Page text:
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OK, so I'm completely new to programming and I'm having trouble writing a simple Python program for a beginner programming class. If someone could look at the code I currently have and guide me in the right direction it would be much appreciated! Here is the code:

A program that helps fulfil nurse to patient staffing needs

def main():
    print 'Welcome to the PACU nurse to patient program'
    print
    patients = inputPatients()
    nurses = getNurses(patients)
    nurseAssistants = getAssistants(nurses)
    printInfo = (patients, nurses, nurseAssistants)

    raw_input()

def inputPatients():
    patients = input('Enter the number of patients for this shift (up to 40): ')
    return patients

def getNurses(patients):
    nurses = (1.0 / 3.0) * patients
    return nurses

def getAssistants(nurses):
    nurseAssistants = (1.0 / 2.0) * nurses
    return nurseAssistants

def printInfo(patients, nurses, nurseAssistants):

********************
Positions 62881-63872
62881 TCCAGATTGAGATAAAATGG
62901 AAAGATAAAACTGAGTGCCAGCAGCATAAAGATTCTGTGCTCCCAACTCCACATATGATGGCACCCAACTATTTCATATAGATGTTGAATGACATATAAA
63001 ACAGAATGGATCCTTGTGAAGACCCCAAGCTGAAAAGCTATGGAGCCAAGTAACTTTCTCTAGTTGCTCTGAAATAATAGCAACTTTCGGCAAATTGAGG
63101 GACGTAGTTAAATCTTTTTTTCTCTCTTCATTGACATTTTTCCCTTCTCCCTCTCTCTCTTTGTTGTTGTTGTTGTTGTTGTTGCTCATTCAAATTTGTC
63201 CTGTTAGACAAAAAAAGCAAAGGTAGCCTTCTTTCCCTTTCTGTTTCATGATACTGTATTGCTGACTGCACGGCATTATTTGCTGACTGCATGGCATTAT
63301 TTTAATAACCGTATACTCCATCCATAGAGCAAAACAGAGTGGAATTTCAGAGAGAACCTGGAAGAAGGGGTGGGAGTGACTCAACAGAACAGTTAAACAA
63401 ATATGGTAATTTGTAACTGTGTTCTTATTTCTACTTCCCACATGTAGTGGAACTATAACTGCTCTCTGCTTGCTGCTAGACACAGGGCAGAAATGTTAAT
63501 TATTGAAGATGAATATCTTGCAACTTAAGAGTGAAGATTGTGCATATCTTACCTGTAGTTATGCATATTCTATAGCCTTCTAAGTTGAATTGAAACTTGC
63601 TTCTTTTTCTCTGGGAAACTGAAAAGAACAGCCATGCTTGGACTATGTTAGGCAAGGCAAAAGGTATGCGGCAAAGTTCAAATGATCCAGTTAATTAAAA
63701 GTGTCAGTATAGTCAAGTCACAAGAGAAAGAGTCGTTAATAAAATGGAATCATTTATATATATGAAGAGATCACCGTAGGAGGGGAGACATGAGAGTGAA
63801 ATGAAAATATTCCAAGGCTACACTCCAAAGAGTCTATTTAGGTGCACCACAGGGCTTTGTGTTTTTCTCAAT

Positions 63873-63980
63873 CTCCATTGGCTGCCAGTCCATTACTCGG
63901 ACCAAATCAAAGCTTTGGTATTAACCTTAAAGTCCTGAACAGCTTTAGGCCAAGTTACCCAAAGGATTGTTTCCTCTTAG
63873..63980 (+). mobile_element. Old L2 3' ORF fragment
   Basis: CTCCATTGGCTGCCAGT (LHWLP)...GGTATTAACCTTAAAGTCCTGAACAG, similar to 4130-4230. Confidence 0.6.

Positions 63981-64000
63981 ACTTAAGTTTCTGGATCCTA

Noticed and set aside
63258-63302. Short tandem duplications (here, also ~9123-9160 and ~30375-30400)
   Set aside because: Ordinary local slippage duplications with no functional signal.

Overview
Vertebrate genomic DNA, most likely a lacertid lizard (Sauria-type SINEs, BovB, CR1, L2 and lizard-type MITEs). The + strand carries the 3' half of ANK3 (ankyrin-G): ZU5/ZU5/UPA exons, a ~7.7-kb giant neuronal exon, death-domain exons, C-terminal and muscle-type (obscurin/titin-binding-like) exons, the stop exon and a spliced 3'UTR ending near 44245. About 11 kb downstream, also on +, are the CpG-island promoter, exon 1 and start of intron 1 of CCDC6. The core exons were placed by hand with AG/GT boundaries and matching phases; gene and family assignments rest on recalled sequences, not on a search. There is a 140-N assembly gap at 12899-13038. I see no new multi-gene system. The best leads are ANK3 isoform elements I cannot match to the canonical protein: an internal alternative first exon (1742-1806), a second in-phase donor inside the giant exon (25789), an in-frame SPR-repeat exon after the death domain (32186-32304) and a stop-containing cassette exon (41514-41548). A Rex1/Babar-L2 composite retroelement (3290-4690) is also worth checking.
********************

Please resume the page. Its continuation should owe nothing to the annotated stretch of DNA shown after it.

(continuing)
print 'The number of patients for this shift is:', patients
    print 'The number of nurses needed is:', nurses
    print 'The number of nurses Assistants is:', nurseAssistants


main()
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1  
What are you having trouble with? –  ardentsonata Jul 16 '12 at 23:50
5  
dedent (unindent) main() –  inspectorG4dget Jul 16 '12 at 23:53
    
Ok, with the reformating inspectorG4dget has the heart of the matter. Also consider the fact that you wind up with fractions for the nurses and nurseAssistants. –  TimothyAWiseman Jul 16 '12 at 23:57
    
I'm having trouble getting the program to run properly. Its a pretty straight forward program, there has to be an issue with my code. just not sure what I'm going wrong. –  Michael Hanson Jul 16 '12 at 23:58